Lung cancer

Lung cancer screening widened to target younger smokers 


The US Preventive Services Task Force has updated a recommendation on low-dose CT (LDCT) lung cancer screening that has stood since 2013, lowering the age threshold and reducing the required degree of smoking history – but some experts think the guidelines still unintentionally discriminate too much based on sex and ethnicity.

The USPSTF updated its recommendation to change the lower age threshold for screening from 55 to 50. It also changed the smoking history requirement, from 30 pack-years to 20 pack-years; it still includes people who currently smoke or who have quit within the past 15 years.

Experts say the change to the guideline will increase the number of eligible individuals in the US by 86%. Modelling suggests that while the original recommendation could avert 9.8% of lung cancer deaths, the new version would increase that to 13.0%.

“Perhaps the greatest consequence of the new guidelines is that the inclusion of younger smokers and those with a lower smoking exposure have the biggest effect on the number of women and racial/ethnic minorities eligible for screening,” wrote cancer specialists led by Dr Yolonda Colson, of Massachusetts General Hospital and Harvard Medical School, in an editorial in JAMA Surgery.

Those groups develop lung cancer at an earlier age and with lower smoking histories than the predominantly White and male populations that were tested in the National Lung Cancer Screening Trial (NLST), on which the guidelines were originally based. In the UK, lung cancer incidence rates have decreased overall since the early 1990s, but rates in females have increased by 31% while they fell by 33% in males.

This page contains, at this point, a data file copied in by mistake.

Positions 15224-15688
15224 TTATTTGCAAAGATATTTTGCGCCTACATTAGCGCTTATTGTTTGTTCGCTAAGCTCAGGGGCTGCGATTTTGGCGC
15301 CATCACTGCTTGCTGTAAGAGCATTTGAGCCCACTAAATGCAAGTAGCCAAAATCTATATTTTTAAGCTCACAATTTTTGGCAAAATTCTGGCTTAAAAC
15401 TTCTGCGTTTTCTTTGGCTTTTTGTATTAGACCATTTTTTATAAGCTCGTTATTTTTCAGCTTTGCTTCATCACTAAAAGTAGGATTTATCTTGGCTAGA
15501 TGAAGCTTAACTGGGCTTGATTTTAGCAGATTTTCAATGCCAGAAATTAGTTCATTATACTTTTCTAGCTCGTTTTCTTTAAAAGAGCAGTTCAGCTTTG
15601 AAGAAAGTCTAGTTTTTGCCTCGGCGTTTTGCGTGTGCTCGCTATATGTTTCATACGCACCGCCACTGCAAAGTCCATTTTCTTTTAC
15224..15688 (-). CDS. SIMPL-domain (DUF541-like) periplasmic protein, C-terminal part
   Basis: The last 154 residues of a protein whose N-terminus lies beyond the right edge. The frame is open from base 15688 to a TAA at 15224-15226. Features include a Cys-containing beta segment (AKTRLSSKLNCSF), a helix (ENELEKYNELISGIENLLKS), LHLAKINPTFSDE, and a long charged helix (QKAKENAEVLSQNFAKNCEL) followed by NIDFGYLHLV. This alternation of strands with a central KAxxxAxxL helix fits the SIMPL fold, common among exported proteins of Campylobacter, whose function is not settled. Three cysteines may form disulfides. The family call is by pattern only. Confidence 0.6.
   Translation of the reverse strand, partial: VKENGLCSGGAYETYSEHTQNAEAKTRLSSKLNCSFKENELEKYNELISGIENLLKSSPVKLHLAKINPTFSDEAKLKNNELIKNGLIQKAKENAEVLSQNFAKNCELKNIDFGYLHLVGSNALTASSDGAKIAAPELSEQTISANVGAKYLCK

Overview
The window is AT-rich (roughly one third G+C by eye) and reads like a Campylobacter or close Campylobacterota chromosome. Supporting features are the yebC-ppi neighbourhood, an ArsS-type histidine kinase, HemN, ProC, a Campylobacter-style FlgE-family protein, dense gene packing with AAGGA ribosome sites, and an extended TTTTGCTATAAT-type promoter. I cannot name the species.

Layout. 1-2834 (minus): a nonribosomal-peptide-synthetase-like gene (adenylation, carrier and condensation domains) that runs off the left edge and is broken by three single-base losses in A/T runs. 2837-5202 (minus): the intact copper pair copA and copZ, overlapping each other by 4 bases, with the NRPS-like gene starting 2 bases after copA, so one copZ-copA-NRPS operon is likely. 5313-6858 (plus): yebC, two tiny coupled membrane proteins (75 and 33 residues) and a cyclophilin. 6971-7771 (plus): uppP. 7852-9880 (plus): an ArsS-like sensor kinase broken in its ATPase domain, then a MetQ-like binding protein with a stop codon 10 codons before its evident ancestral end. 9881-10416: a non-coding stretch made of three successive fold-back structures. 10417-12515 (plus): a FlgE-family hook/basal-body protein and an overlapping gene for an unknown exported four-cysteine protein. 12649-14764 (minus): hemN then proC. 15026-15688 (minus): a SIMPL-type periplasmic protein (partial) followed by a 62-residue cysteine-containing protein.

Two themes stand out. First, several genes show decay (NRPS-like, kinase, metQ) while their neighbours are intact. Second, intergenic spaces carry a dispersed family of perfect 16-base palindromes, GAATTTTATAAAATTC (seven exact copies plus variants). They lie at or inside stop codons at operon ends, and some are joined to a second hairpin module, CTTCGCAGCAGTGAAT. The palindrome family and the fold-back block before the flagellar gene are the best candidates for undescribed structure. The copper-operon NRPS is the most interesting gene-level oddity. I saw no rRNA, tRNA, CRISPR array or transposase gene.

Dr Colson and her colleagues noted, however, that the guidelines still exclude people by excluding additional risk factors such as occupational and environmental exposures such as radon.

“For the 15% to 20% of patients with lung cancer who have never smoked, especially women, these new guidelines continue to be inadequate and do not provide guidance on screening for nonsmoking populations at risk for lung cancer,” they wrote.

In Australia, respiratory physicians and oncologists are following the progress of the recently released Cancer Australia Report on lung cancer screening, which was  presented to the Health Minister in October 2020 and is awaiting action.

The enquiry proposed implementation of a screening program that would target people in the 55 to 74 years age group who are current or former smokers (50 to 74 years for Aboriginal and Torres Strait Islander population).

This would result in approximately 2.9 million men and women, of whom an estimated 580,000 would be eligible for LDCT upon completion of the risk assessment tool.

A recent podcast from the Thoracic Oncology Group of Australia (TOGA) discusses the issues around lung cancer screening trials currently underway in Australia and the progress towards implementation of screening. It is hosted by Dr Emily Stone, Respiratory Physician from St Vincent’s Hospital in Sydney, who interviews Professor Kwun Fong, Thoracic and Sleep Physician at The Prince Charles Hospital, Brisbane.

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